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Chapter 19. Get a Career—or Change the O... > Changing Your Career Field - Pg. 203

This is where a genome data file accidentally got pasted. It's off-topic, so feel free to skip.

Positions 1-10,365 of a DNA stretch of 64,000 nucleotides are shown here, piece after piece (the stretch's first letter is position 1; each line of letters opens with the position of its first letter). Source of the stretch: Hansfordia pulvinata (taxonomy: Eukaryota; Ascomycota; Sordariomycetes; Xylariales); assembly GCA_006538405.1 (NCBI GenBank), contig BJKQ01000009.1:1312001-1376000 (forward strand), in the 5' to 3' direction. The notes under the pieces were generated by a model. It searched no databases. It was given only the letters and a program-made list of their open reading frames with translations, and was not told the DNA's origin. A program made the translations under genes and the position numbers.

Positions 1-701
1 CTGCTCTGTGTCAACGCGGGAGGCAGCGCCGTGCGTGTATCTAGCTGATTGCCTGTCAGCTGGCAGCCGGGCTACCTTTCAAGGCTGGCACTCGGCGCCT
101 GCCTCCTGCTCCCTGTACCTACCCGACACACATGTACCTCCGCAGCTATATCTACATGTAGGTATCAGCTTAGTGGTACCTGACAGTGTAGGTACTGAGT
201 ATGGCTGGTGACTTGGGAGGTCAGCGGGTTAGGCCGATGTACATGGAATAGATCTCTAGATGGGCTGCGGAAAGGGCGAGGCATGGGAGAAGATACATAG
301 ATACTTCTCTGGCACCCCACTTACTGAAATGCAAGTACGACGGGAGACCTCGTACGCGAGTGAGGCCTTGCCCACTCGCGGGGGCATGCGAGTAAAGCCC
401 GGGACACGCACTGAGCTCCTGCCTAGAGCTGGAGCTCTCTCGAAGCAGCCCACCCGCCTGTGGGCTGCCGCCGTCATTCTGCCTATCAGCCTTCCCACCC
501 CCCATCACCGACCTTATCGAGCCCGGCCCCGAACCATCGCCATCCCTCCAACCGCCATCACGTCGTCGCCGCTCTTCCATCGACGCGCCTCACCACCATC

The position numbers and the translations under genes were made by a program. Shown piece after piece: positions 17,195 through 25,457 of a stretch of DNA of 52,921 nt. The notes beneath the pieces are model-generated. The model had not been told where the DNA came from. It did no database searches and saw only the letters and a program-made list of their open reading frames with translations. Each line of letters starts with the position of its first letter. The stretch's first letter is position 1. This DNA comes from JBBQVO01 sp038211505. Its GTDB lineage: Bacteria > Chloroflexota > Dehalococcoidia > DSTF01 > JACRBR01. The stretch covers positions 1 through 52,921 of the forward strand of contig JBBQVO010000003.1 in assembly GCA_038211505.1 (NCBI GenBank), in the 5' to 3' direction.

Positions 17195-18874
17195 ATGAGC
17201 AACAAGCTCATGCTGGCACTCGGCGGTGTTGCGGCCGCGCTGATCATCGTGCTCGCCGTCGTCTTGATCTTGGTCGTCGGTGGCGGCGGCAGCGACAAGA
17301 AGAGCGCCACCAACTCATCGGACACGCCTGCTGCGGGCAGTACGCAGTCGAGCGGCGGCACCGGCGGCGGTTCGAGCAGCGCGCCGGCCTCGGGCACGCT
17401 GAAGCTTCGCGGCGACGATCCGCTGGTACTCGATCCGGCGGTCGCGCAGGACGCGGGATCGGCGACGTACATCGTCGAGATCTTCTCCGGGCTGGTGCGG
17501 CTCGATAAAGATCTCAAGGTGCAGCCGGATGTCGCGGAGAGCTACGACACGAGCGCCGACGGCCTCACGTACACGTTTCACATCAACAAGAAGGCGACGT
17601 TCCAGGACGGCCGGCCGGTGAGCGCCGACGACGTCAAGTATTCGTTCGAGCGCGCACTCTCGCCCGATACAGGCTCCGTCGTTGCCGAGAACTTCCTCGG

Get a Career--or Change the One You Have 203 Don't put off making decisions about a career direction just because you're waiting to find your calling. You might think that the perfect career choice will miraculously come to you some day, but that happens for very few people. You're more likely to choose a career based on a methodical process of elimination than by feeling a calling toward one occupation. The books, Web sites, and organizations listed in the appendixes can help you find the tools and experts you'll need to work through the career planning process. Changing Your Career Field Identifying a new direction to head in as a result of your desire to make a career change is an important first step in changing careers. But that step won't mean much if you don't use that infor- mation to actually make the change. If you find yourself unable to get moving, remember what you learned about the change process in Chapter 6, "Making Sure You'll Really Do It This Time." Whether you're trying to change careers or make any other sort of life transition, change takes time, effort, and support from the right people and resources. It doesn't come easily or quickly. As a result, change is a process that's vulnerable to procrastination every step of the way. Having watched thousands of would-be career changers strike out on the career transition road with high hopes and enthusiasm, I've observed five main pitfalls that keep many of them from making it through the process to a new career. The following are those pitfalls, along with strategies for avoiding them: 1. Not having a plan.Career consultants who guide career changers through the transition process know that you can't get from Point A to Point B without a plan. That plan usually involves steps such as research, networking, self-assessment, preparing tools (such as a transitional resumé), learning to speak the language of the new field, and identifying interim